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Artist:      Mary Milner Dickens (1921-2016)

Date:       Circa mid C20th 

Medium: Sculpted plaster

Size:        30cm wide

Details:   Oak block mount 

Modernist sculpture of a reclining figure by Mary Milner Dickens

  • A beautifully crafted, modernist figure. Echoes of Henry Moore who Mary Milner Dickens once worked alongside.

    The sculpture sits upon (not fixed) an oak block/plinth.

    Original and untouched patina in superb condition by the sought after British artist, Mary Milner Dickens. 


    Mary Milner Dickens, Prix de Rome, M.F.A., A.R.C.A. (1932-2019)

    Born in Loughborough, 1932, Mary Milner began her art education at the Leicester College of Art, studying under Albert Pountney. After four years studying in Leicester, she obtained a scholarship to the Royal College of Art, London. Here she was exposed to the work and guidance of sculptors and artists such as John Skeaping, whose influence you can see in her sketches from the time, as well as later sculptural work. Whilst obtaining her A.R.C.A in 1956, she was awarded the Royal Society of British Sculptors Countess Feodora Gleichen prize for best female sculptor graduating that year. During this time, in two subsequent years (1955-56) she won first prize in the national competition to design the Topham Trophy – the first woman recipient in its history. 

    Her artistic opportunities continued being awarded the Rome Scholarship for Sculpture in 1957, and here she studied for the next two years at the British School in Rome, being awarded the prestigious Prix de Rome - following in the footsteps of her fellow Leicestershire sculptors Pountney and Ken Ford. Her Prix de Rome winning sculpture, offered here as lot 351, was modelled on her husband, David Dickens. Following their years in Italy, further opportunities unfolded when she won the prestigious Fulbright scholarship from Cornell University, New York, where she completed her Masters in Fine Arts in 1961. She returned to England, firstly in Oxford, before relocating back to Leicester in 1964 where she settled with David and her young family in their Stoneygate home where she lived for the rest of her life.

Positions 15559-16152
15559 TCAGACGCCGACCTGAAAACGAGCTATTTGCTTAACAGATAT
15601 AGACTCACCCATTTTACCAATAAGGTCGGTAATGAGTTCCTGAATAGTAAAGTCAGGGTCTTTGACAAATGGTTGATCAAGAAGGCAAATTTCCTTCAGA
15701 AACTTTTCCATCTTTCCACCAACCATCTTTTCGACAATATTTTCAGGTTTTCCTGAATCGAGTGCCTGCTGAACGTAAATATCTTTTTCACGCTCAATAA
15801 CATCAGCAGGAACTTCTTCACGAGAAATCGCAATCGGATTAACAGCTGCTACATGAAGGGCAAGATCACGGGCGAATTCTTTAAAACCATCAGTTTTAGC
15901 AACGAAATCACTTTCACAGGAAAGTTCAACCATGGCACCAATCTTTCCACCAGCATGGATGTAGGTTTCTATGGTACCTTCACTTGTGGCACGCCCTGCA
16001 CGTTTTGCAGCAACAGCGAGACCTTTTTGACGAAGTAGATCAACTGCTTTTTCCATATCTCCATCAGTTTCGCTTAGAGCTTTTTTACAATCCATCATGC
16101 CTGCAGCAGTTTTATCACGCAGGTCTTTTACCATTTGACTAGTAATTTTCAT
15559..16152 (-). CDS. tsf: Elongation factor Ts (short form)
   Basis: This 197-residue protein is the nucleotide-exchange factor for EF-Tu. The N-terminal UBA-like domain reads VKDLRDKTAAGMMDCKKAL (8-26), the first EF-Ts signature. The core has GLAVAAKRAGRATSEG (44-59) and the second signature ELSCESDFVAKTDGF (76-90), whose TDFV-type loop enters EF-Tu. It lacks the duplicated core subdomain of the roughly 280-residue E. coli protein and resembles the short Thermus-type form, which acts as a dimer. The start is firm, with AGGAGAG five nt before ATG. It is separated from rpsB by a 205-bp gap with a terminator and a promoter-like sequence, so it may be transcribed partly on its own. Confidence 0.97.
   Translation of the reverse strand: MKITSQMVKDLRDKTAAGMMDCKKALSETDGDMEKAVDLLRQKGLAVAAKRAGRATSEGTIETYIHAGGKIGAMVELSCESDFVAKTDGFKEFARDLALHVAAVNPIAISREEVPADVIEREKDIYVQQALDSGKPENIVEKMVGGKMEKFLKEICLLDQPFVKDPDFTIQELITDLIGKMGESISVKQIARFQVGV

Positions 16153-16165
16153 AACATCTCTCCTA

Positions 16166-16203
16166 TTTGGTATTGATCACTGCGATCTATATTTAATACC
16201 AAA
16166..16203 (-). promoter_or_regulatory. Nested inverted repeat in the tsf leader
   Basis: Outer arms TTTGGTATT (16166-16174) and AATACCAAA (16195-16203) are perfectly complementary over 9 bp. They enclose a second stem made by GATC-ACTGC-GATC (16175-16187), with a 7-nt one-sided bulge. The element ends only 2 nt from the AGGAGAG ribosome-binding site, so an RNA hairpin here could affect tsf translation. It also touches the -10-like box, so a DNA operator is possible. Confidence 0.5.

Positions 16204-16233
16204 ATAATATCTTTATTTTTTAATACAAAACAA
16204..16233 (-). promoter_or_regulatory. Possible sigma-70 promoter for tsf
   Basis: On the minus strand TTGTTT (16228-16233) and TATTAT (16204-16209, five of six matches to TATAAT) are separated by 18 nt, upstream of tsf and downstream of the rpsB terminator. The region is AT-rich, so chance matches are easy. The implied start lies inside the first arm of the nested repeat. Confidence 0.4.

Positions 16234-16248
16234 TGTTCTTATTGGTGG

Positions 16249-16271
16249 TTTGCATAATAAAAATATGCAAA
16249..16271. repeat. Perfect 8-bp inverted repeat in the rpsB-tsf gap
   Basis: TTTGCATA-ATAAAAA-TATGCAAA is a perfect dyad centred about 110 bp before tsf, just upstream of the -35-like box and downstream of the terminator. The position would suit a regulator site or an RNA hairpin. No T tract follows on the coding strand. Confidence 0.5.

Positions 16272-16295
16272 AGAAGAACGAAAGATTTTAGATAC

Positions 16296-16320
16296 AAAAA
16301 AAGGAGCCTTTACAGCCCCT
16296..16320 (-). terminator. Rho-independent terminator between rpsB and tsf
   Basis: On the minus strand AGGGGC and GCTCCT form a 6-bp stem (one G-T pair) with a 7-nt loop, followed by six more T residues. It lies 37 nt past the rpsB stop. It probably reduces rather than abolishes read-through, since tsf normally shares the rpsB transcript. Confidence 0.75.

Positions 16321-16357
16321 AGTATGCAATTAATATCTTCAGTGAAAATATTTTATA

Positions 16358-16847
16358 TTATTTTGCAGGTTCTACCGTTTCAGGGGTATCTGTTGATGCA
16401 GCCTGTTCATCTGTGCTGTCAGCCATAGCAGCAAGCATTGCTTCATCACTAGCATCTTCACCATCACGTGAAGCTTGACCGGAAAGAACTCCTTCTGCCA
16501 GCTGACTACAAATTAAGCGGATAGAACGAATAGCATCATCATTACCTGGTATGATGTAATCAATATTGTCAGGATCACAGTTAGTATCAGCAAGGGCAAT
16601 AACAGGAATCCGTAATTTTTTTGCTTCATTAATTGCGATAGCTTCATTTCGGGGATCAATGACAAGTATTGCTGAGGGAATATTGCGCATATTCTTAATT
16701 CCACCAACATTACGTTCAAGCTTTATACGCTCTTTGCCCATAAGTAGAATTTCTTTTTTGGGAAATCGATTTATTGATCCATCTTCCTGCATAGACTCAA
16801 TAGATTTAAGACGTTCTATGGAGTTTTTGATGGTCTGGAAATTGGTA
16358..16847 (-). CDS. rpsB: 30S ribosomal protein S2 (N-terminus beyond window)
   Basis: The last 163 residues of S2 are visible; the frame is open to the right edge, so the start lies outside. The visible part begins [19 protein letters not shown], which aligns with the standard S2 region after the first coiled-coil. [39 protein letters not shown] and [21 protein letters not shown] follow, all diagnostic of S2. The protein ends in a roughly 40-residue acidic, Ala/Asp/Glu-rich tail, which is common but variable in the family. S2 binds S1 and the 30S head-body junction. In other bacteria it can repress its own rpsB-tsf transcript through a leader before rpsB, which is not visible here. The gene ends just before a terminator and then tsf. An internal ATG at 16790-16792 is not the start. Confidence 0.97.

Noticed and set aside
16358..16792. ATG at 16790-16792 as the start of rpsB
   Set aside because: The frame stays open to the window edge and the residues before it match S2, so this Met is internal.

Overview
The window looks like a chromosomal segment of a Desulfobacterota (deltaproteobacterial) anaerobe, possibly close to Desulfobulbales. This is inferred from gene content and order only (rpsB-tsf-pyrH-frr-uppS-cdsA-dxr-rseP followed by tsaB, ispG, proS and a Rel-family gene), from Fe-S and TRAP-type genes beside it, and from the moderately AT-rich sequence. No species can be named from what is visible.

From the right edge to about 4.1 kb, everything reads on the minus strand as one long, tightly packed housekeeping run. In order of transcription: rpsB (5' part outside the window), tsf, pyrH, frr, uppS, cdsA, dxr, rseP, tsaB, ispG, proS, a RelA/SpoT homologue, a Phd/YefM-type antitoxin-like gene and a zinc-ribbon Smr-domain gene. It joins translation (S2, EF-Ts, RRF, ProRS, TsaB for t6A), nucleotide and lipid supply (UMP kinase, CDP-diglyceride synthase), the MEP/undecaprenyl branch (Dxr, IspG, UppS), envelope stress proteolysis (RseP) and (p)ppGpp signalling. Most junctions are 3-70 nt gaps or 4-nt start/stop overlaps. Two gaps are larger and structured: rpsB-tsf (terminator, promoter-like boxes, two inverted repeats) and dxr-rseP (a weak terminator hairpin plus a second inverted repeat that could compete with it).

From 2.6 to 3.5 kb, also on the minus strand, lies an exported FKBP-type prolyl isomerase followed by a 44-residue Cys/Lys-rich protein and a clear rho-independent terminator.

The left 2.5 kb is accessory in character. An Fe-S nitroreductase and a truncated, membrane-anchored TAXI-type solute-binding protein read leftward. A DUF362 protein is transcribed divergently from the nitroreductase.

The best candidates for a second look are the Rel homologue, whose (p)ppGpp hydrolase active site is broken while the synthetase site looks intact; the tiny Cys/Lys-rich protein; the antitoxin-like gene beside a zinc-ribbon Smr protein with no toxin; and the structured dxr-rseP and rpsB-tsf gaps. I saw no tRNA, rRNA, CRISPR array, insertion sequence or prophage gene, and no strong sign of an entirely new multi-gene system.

A studio was added to the house for Mary to continue her artistic work, creating many pictures, drawings, and ultimately sculpture, experimenting with a vast range of materials including marble, terracotta, acrylic, Perspex, wood, plaster, and so on. She exhibited locally throughout the 1970s and 1980s.

    It was towards the end of her career that she perhaps found her most success as a sculptor and designer of medals and coins as a Royal Mint artist. Her first design that was commissioned was to commemorate the 50thanniversary of the Battle of Britain, which she won via a public competition with her design featuring a Spitfire, Hurricane, and Messerschmitt on the obverse, and vapour trails on the reverse. Then followed a number of successful designs for the Royal Mint, used for 50p pieces, medals, and a £5 coin into the early 2000s. In 1997, her entry of designs for the new Euro coinage won great public acclaim, however, she missed out to a Belgian artist, but held high praise in second place.

    Throughout the many drawings, sketches, and sculptures in various mediums offered here, it is clear Mary Milner Dickens had exceptional talent as artist and sculptor. It is perhaps a story of many female artists who find themselves at a junction in life – family life or artist. In her own words, Mary said this of the conflict she faced:

    ‘To survive as a sculptor requires unerring devotion, tenacity, talent, utter conviction, space, and above all time. If one tries to add these to the responsibilities of bringing up a family, and running a home without any domestic help, the situation would seem well-nigh impossible. As a sculptor finding myself in this situation I would add that it is’… ‘I have within me this internal war between family, and what I know I must do, and my art, which I must do or sink into eternal lethargy, or limbo. The family must always take precedence. Can one reconcile with the latter? When the simple truth is that each requires unerring devoting of time and energy – oneself.’

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